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The Mechanics
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Chicago Tue Apr 21 2009

Cisneros Revisits Chicago, Listens to el Corazón

sandra_cisneros.jpgAnyone who's unsure of how politics and literature/art relate to one another effectively should consider reading Sandra Cisneros's The House on Mango Street, which is this spring's One Book, One Chicago choice.

The book follows the life of Esperanza, a young Mexican-American girl growing up in Humboldt Park, through tiny vignettes about the little things in her life that add up to a whole lot more -- hair, her age, her name, school lunches, hips.

As she matures, Esperanza witnesses the lingering effects of gangs, binding domesticity and poverty in her community and among her friends. She vows to get ahead with education and to leave Mango Street, but "to come back. For the ones I left behind. For the ones who cannot out." Though Cisneros, a Chicago native, has a deceptively simple writing style, she gives a complex human face to the struggles of working-class families everywhere in Chicago, especially Latino families. Many of the stories, Cisneros has said, were influenced from her days teaching at Latino Youth High School.

The book is taught in several high schools and celebrated its 25th anniversary this year. In the anniversary edition, Cisneros talks about her objective as a writer, explaining, in third person:

She wants to write stories that ignore borders between genres, between written and spoken, between highbrow literature and children's nursery rhymes, between New York and the imaginary village of Macondo, between the U.S. and Mexico. It's true, she wants the writers she admires to respect her work, but she also wants people who don't usually read books to enjoy these stories too. She doesn't want to write a book that a reader won't understand and would feel ashamed for not understanding. She thinks stories are about beauty. Beauty that is there to be admired by anyone, like a herd of clouds grazing overhead. She thinks people who are busy working for a living deserve beautiful little stories, because they don't have much time and are often tired. She has in mind a book that can be opened at any page and will still make sense to the reader who doesn't know what came before or what comes after.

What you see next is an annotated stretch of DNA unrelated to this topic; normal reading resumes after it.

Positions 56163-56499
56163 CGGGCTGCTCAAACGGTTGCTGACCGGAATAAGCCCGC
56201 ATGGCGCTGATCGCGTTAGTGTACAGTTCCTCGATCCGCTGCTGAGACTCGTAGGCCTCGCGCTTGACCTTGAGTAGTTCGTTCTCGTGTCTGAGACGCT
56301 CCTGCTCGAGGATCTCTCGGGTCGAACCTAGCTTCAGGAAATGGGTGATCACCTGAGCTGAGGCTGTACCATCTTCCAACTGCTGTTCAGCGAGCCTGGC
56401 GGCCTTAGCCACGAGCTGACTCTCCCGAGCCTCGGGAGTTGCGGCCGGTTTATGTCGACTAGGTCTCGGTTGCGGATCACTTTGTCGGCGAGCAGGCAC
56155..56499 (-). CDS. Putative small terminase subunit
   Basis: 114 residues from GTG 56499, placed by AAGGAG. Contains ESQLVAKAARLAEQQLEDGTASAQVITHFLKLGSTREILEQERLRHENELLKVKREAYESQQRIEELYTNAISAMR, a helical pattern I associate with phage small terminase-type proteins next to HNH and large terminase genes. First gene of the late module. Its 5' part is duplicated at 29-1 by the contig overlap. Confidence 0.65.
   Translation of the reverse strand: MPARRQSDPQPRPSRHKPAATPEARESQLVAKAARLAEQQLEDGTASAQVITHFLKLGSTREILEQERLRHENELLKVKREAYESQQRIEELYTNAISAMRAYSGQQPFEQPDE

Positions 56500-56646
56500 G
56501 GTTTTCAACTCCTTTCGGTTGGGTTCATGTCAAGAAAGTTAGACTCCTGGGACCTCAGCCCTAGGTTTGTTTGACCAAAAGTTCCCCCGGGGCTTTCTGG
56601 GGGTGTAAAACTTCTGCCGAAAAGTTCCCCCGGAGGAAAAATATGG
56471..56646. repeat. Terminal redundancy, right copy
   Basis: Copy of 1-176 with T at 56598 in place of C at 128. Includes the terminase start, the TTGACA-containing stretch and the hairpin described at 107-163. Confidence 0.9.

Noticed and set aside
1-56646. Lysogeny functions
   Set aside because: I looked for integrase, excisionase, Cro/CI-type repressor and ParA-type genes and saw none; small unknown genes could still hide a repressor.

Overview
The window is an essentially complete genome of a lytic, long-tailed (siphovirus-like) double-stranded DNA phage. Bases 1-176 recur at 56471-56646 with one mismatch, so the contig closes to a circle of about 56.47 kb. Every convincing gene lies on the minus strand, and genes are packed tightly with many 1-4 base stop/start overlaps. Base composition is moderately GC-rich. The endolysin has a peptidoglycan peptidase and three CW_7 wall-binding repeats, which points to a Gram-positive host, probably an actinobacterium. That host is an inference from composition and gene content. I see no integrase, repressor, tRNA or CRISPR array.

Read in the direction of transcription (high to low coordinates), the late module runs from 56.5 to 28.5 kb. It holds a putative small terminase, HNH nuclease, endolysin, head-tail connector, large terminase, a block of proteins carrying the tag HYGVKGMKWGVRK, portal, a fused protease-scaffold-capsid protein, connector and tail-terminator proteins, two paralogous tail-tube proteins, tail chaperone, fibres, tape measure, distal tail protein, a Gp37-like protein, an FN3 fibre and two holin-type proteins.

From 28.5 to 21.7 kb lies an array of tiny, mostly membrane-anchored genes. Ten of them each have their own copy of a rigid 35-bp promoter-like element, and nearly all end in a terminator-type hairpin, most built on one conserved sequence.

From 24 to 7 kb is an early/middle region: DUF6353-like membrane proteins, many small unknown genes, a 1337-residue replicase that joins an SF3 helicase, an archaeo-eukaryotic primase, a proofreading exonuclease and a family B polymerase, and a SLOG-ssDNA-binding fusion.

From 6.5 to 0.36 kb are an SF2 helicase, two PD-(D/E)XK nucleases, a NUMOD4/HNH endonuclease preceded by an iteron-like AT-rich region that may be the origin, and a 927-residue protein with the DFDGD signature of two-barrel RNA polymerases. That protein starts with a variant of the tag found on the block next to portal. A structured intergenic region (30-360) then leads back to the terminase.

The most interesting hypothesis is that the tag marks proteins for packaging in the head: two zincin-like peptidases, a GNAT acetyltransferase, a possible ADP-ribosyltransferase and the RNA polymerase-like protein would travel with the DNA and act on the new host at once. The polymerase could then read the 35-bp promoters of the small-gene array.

Cisneros lives in San Antonio now but was back in town last week to discuss her career at the Harold Washington Library. Nearly 500 people came out to see her speak, and she signed books and graciously posed for pictures for nearly two hours. When an audience member asked her about her hopes as a writer, she compared writing to a much-needed nutritious meal:

I really hope that my writing changes people and nourishes them. I think that there's a lot of fast food art out there that is just kind of like fluffer-nutter, like marshmallow topping. I don't have time for that kind of diet. I really want literature that's going to change my life so that I can be wiser, so I can be nourished, so I can go on living, so I can have hope, so I can be a better person than I am now. And if it doesn't do that for me, I just don't have the time. So I'm looking for stories that will do that to me. And I hope the writing I write will feed the community I love. I try to write it so it will feed and nourish and help them to grow spiritually. I really do hope that. And I want my writing to change people -- that they take the story home with them and they remember it.


This evening at 6 p.m., Juan Mora-Torres, an associate professor in History at DePaul, leads a discussion titled "Mango Street Revisited -- Youth, the Community/Barrio, and Immigration in Mexican Chicago." On April 29, another DePaul panel follows, titled "Uprooted and Unprotected: Voices of Longing in Sandra Cisneros' The House on Mango Street."

 
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